Thursday, April 10. Good Friday in the Christian calendar. My spouse is worshiping alone, her church being locked up, a sign of these pandemic times. I go for my usual walk in the foothills. Spring blooms, mostly fritillaries and glacier lilies, dot the north slope of the hill in back of our home, which stays moist into May. Yellow petals hang above rich, lily-like leaves, all surrounded by the emerging shoots of meadow grasses. Even the ubiquitous cheatgrass, which will turn brown in a matter of weeks, is a lively green. Life is bursting forth from newly warmed soil. I think of Goethe’s lines from the first part of Faust, where his protagonist observes the scene outside the city gate at Easter:
Released from the ice are river and creek,
Warmed by the spring’s fair quickening eye;
The valley is green with hope and joy;
The hoary winter has grown so weak
He has withdrawn to the rugged mountains.
From there he sends, but only in flight,
Impotent showers of icy hail
That streak across the greening vale;
But the sun will not suffer the white;
Everywhere stirs what develops and grows . . .
(trans. Walter Kaufmann)
How can one’s thoughts not be elevated in such surroundings, even in a time of world crisis? How can one not think of renewal, or meditate upon the idea of resurrection? I turn to the original German in this famous passage, and note that the last line I’ve quoted—the words Kaufmann translates as “develops and grows”—are actually Bildung und Streben, two terms which I’m sure Goethe did not choose lightly. Bildung in its simplest sense means “education,” but it carries much deeper connotations. Wikipedia calls it “the process of harmonization of mind, heart, selfhood and identity,” a term for how the individual learns to take on a constructive role within society, typically by undergoing a period of adventure and travail during one’s youth. It is exemplified by the Bildungsroman, the German literary form which Goethe himself employed in his early novel The Sorrows of Young Werther.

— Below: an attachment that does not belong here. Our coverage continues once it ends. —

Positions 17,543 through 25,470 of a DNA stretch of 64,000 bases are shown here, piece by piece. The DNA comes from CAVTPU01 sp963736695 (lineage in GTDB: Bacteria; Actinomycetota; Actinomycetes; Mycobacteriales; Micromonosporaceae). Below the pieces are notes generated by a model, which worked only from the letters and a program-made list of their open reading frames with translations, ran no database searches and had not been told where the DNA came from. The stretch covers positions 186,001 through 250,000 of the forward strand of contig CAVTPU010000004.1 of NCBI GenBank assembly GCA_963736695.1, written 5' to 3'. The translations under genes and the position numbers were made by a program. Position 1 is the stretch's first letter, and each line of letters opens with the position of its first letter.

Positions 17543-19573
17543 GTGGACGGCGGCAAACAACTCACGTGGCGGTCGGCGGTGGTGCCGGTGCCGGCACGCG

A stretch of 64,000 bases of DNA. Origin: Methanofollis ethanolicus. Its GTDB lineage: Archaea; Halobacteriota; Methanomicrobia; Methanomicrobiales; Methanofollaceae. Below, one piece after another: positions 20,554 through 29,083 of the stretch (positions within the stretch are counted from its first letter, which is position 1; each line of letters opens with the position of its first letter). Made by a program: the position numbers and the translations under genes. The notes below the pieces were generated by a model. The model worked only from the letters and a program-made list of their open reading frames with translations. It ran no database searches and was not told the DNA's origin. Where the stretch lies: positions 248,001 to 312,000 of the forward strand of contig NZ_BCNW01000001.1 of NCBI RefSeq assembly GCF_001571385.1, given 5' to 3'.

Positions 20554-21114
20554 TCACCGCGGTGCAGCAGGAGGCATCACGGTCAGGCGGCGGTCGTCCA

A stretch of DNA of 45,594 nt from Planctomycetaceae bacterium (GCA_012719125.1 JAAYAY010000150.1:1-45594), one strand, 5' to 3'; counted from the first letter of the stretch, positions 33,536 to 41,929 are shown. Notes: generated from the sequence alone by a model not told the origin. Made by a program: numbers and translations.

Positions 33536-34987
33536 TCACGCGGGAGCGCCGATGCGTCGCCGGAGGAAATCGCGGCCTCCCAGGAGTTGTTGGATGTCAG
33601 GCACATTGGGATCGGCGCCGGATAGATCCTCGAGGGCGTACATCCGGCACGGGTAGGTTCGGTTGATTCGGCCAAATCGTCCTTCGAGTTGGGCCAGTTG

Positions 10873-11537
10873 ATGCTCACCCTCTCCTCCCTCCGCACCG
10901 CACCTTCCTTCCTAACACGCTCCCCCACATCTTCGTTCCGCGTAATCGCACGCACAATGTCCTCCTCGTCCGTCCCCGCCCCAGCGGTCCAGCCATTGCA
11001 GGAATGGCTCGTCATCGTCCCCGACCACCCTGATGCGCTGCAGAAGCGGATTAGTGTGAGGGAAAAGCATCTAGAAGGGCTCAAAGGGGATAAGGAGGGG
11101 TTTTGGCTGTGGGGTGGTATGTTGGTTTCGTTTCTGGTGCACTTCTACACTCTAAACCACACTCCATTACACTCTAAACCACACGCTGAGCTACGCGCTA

Streben, or “striving,” is another of those meaning-laden words Germans use so often, and can denote a person questing for power, moving with determination toward some goal, or (as in this usage) a plant reaching for the light. Clearly Goethe is not using these words to mean only that flowers and plants are pushing up from the earth in spring; they are stand-ins for the greater human quest toward knowledge and power, which obsesses Faust and leads him into mortal difficulty. Goethe is framing the human struggle as if we arose out of the Earth itself--which of course we did. We see this made explicit at the very beginning of the tragedy, where we witness Faust contemplating the symbol of the macrocosmos, which “with mysterious potency/Make nature’s hidden powers around me, manifest.”